The demonstration function was 2 + 1 = 3
I lined up nine students in front of the class to be the 'tape' and one student in front to be the 'machine head'.
Each student on the 'tape' represented either a 1 or a 0 and stood in the following pattern
- '1s' stood facing the class and each represented the number '1'
- '0s' stood with their backs to the class and represented the space between numbers.
The Machine Head
The 'machine head' student started in state A. State A was visually represented by the 'superman pose' (hands on hips, looking triumphant).
When the machine head switched to state B, she put her hands by her sides.
In order to 'write' on the tape, she used her hands to mechanically turn the pertinent 'tape' student around 180 degrees so that he or she now represented a 0 or 1 respectively.
After a few minutes demonstrating the machine head's repertoire of possible actions, I positioned the machine head to the far right and gave the class the following rules to solve 2 + 1 = 3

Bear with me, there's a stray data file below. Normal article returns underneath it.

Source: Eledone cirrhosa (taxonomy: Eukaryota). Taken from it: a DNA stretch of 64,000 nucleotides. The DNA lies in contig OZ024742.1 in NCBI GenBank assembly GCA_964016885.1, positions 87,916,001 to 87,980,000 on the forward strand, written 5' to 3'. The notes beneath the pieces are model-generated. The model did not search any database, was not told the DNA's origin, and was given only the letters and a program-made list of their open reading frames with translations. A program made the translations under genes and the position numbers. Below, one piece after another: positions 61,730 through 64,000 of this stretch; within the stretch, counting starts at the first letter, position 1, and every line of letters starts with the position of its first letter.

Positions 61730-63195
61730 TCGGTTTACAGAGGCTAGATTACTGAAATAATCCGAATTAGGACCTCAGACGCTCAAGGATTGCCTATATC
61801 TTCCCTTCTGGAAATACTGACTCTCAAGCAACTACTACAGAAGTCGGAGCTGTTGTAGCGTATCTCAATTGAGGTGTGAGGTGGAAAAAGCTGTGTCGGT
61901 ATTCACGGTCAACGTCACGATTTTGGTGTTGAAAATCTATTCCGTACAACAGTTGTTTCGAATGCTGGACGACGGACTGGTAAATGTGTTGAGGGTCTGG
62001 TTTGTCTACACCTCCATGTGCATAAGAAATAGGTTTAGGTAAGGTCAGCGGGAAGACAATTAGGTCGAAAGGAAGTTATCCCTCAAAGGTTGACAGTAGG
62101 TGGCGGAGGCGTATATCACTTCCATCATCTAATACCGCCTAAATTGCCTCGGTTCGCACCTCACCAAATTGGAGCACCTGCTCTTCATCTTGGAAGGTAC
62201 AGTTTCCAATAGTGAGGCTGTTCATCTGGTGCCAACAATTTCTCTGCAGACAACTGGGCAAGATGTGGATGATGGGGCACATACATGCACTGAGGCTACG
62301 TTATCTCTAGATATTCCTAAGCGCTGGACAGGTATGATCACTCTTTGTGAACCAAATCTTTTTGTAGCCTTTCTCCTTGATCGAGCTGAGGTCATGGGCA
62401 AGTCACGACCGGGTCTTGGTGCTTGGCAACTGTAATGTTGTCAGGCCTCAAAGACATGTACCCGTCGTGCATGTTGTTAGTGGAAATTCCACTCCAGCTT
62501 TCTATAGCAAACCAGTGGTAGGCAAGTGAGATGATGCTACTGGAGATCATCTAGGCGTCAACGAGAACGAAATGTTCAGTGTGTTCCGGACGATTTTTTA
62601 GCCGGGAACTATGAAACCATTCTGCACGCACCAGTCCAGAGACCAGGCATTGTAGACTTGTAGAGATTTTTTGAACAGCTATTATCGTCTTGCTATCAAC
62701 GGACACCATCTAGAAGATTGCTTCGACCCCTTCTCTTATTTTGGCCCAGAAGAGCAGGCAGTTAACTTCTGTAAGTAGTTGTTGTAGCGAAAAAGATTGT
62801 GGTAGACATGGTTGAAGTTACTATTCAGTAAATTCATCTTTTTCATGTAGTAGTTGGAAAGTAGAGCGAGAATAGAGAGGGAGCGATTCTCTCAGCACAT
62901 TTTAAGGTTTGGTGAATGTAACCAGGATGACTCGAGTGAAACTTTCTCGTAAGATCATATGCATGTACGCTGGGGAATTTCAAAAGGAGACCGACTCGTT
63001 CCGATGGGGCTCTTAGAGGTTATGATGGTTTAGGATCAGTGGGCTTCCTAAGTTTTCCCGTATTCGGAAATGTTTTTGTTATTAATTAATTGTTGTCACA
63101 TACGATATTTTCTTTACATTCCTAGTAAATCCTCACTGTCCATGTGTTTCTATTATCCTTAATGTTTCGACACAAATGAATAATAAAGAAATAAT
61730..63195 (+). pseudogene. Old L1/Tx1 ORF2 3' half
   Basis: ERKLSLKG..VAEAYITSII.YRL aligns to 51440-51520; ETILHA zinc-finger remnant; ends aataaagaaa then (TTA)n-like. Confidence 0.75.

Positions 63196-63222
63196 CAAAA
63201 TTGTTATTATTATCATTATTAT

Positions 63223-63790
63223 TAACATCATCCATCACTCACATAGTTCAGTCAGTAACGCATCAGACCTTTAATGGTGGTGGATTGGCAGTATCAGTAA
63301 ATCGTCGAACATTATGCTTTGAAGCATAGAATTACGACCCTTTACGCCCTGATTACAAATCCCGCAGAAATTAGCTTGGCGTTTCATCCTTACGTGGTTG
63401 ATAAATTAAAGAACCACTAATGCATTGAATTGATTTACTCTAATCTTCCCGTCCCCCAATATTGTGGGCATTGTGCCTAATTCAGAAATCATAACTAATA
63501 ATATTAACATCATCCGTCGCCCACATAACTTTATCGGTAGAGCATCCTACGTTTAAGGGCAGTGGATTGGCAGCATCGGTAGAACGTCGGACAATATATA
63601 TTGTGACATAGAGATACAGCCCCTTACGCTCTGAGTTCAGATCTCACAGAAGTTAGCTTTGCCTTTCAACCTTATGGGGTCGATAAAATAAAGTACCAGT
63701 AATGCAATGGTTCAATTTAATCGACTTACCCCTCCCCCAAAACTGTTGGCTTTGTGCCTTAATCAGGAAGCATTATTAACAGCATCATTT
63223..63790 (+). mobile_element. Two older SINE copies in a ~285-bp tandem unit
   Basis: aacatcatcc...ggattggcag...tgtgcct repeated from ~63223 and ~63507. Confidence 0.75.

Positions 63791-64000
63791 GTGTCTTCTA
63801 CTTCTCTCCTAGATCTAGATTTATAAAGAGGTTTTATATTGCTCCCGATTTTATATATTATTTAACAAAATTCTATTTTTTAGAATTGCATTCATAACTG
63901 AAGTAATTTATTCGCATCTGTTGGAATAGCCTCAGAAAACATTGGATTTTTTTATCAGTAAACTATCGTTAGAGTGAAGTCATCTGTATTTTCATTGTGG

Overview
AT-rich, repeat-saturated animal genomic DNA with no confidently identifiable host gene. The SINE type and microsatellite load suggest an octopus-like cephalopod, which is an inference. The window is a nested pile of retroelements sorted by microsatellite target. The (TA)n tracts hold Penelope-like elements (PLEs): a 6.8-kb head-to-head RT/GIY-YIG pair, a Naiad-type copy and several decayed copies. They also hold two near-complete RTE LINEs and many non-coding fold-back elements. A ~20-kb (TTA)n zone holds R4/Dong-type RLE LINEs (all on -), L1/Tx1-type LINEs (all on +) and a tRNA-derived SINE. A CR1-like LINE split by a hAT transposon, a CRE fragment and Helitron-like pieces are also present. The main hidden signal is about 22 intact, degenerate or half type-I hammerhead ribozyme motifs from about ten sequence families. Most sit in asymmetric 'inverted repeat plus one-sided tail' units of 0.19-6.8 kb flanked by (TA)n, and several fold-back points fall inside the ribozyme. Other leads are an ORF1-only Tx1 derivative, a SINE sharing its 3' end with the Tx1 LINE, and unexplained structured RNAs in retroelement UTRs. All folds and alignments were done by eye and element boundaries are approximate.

1. If the machine is in state A, and reads a 0, then it stays in state A, writes a 0, and moves one square to the right.
2. If the machine is in state A, and reads a 1, then it changes to state B, writes a 1, and moves one square to the right.
3. If the machine is in state B, and reads a 0, then it changes to state A, writes a 1 and stops.
4. If the machine is in state B, and reads a 1, then it stays in state B, writes a 1, and moves one square to the right.
Students calculated 2 + 1 = 3 using instructions 1 through 4. Each output on the 'tape' is represented by steps (i) through (vii) represented in the diagram above. The final output was:
Which meant three students faced the class and the machine head stood in superman pose at a halt.
Students seemed to have fun and I hope they got a better understanding of Turing Machines by acting them out physically than simply reading about them in a book.
* Instructions and output from Crane, T. (2003) Computers and Thought. The Mechanical Mind, Ch.3, 94-95.